Skip navigation
Electronic Design

Bob's Mailbox

I’ve got 35 years as an electronics design engineer doing microprocessors, hardware, and quite a bit of analog. In the late 1970s, I was involved with two different slewrate- limited applications.

One was control of the throttle and pitch of the props on patrol boats. The bridge could signal full ahead, and this condition would cause engine stalls. So, a slew-rate control was needed to bring the engine to full power and adjust the prop at the same time in the maximum rate that the engine could respond. (Good planning. /rap)

The other was back in the days when memory was expensive. I did a vectordrawn graphical display on a magnetic deflected CRT. A DAC08 was used to control the slew rates by setting the currents to the ring diodes. The system was to draw fonts at different sizes. (I did some of this too, when I was at Philbrick, designing digital-to-analog converters (DACs) for Loral in New York. /rap) A pair of 12-bit DACs set the character-start position. (The slew rate controlled movement. We used the core-sense amp for determining when slewing was done.) (I was designing 12-bit, low-glitch, fast-settling DACs for the major positions at ~6 MHz and 10-bit MDACs for drawing vectors. /rap)

A font-generation system had DAC control of the font size, six points to 128 points, with DAC control of font width and slew-rate control for angled vectors in the fonts. It all was done in analog, one feeding the next, and it worked like a champ. I loved those DAC08s and the slew-rate control. We needed fixed and stable supplies because of the way that I designed the system. I do not remember the part number but used a National laser-trimmed 10-V reference IC. (That was surely the LM168, which I got working. Some other poor turkey designed it, but I got it working and into production. /rap)

There were no pots or adjustments. With op-amp common-driven National threeterminal regulators, we got ±15 V to better than 10 mV with no adjustments, a stable temperature, and nothing that the customer could adjust to tweak the circuit out of spec. Now that’s doing analog.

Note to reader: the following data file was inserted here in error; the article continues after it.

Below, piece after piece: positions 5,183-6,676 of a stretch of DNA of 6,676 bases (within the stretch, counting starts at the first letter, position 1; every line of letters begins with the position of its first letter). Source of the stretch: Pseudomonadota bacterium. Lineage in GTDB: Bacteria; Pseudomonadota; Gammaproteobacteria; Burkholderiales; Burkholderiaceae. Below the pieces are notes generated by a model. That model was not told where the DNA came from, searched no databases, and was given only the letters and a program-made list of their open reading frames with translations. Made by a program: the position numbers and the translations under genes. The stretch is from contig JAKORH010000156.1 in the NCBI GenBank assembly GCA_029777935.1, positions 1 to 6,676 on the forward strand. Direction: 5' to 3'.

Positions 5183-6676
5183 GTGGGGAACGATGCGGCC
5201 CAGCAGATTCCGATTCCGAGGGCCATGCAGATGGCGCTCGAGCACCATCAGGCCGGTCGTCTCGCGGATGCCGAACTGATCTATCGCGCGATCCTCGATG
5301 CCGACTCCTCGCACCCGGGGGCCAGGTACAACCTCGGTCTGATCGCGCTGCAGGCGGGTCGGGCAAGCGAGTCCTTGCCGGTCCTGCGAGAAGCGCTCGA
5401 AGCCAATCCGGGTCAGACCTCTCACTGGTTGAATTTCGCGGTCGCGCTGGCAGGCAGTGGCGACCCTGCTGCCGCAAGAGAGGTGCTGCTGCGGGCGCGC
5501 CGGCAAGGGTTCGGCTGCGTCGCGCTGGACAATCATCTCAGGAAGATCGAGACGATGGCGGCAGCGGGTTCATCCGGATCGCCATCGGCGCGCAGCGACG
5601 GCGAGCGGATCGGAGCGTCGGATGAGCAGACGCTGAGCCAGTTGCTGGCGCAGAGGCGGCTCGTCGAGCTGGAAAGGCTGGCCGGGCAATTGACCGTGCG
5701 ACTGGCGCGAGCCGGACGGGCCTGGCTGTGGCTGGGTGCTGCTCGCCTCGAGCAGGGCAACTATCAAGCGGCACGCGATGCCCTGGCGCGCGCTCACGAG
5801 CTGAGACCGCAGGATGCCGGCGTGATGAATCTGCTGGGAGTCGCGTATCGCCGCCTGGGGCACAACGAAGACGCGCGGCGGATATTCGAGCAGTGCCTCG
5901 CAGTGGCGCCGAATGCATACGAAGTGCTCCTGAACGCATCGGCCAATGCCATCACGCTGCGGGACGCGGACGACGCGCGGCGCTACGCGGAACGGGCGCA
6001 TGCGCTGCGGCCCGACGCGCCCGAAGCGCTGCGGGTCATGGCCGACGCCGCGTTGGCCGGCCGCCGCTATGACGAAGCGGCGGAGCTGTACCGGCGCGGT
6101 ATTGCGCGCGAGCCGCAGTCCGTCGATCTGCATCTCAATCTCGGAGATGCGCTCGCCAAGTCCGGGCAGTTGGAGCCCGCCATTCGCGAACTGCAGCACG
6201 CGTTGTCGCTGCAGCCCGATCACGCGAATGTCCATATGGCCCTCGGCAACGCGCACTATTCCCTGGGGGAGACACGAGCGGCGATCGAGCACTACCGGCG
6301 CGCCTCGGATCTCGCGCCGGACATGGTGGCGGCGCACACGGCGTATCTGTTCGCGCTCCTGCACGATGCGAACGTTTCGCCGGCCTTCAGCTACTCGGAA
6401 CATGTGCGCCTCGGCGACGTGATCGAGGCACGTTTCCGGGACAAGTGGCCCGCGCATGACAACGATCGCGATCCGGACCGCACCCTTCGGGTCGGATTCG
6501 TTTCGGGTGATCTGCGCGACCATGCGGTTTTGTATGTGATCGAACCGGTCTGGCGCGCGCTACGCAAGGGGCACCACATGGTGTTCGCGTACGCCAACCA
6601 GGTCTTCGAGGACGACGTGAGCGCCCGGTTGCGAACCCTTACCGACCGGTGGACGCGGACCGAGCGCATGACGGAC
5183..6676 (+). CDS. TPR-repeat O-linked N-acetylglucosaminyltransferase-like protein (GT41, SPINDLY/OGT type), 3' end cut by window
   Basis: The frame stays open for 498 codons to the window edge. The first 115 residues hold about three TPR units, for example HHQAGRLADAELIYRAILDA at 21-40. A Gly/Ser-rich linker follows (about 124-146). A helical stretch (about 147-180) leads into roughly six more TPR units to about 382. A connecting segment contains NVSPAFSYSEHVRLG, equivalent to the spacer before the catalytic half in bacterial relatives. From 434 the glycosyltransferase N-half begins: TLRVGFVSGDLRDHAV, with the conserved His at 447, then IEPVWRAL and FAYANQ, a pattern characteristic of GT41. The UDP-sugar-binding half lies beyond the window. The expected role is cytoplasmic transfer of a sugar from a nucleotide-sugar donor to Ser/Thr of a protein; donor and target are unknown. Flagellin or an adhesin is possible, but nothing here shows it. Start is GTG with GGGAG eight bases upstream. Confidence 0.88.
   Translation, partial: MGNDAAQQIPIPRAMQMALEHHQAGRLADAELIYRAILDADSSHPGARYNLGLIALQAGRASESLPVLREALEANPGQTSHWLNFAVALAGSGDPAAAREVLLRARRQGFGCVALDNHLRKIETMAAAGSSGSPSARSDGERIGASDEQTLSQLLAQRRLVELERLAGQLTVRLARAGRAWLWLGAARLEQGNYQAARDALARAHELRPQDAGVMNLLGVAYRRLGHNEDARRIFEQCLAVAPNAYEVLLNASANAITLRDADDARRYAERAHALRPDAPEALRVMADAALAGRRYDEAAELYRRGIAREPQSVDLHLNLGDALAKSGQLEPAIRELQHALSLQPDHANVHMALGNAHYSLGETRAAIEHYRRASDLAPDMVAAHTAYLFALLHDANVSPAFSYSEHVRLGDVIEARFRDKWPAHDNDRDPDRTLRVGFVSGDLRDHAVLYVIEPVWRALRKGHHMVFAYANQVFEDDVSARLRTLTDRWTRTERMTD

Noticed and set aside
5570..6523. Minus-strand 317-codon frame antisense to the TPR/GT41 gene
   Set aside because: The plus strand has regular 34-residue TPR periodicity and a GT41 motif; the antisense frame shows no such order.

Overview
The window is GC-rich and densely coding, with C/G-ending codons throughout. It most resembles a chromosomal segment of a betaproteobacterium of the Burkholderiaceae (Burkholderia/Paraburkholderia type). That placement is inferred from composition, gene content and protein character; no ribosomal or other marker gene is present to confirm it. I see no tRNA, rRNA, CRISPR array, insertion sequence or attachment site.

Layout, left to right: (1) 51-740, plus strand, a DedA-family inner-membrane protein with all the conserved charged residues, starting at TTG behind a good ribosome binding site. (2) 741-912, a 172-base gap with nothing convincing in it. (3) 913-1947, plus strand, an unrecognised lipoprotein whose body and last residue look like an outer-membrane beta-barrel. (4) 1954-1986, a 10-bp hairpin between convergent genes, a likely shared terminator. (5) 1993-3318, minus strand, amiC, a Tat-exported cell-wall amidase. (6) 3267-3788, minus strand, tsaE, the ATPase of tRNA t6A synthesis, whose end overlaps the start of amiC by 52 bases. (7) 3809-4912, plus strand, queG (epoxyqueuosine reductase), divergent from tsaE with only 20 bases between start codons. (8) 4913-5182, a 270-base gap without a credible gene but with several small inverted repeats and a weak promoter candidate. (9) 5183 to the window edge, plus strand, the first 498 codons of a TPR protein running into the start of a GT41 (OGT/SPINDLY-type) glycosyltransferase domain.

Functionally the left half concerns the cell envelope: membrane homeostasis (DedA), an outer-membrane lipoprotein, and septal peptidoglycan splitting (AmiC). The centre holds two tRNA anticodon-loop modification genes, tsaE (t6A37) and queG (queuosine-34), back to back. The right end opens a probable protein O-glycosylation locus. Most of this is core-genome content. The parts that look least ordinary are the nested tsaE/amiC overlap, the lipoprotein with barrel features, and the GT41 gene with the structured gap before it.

Sounds good to me. I was on a Navy patrol boat off southern California. I looked at the wake, and it would veer and veer. I asked what the problem was, and the steersman said there was a lot of slack in the rudder linkages. I asked him, “Why don’t you just set one throttle a little bit slower, and the other one faster, and push against the rudder?” I don’t recall him taking my advice. But good engineers have to be smart and devious.


I have a very simple question. We are in the process of designing a printed-circuit board (PCB) containing mixed analog and digital circuitry. The analog circuitry consists of balanced passive (RLC) filters. Would it make sense to remove ground planes under the filter sections to ensure there are no parasitic capacitive effects that could cause unbalance (I suspect that the ground planes will do more good than harm. I made a Heathkit FM receiver, and it was laid out carefully to reject 10.7-MHz noises and strays. But, it didn’t have any digital stuff on the same board. /rap) and convert common-mode signals to differential? (I’m guessing that differential is a better way, but I am not an expert on this. /rap) The frequency range of operation is up to 28 MHz.


This is up near the extreme end of my expertise. I am just guessing up there. I am very suspicious and skeptical of the concept of putting both these circuits on the same board. Do you want something cheap and cost-effective but doesn’t work? Or do you want it to work okay? Do you want it to work on the fifth try, or the second?

I suspect you would want to build the two circuits quite separately. If you’re lucky, putting the analog section in a separate shielded box will make it work okay. If you’re slightly unlucky, you’ll have to also shield the digital section in its own box. You would want to use your best layout engineer to get this. (I could be wrong.)

If you think you are fantastically lucky, you can later merge these two circuit boards into one board. And be prepared to mount copper fences and walls and screens between the analog and digital sections. How much guarding and shielding will you need?

“Are you feeling lucky, punk?” Working in places like that, I don’t feel very lucky. I could get each little PCB working, separately, 4 in. apart, but when moved close together, they can’t be made to work. There might be some engineers who would have confidence doing this, but not me.

What if your analog section has to have 35 dB of rejection of the digital noises? I suspect you have a chance. But if it’s 50 dB, it will probably take all those extreme efforts, and I still have no idea what can go wrong. I’m not an expert on L’s and C’s in passive filters.

And if you think I’d want to do some consulting on this problem, wrong! What I have just told you is going to be miraculous if you can get it to work.


Comments invited! [email protected] —or: r.a. Pease, 682 miramar avenue san Francisco, Ca 94112-1232

TAGS: Components
Hide comments


  • Allowed HTML tags: <em> <strong> <blockquote> <br> <p>

Plain text

  • No HTML tags allowed.
  • Web page addresses and e-mail addresses turn into links automatically.
  • Lines and paragraphs break automatically.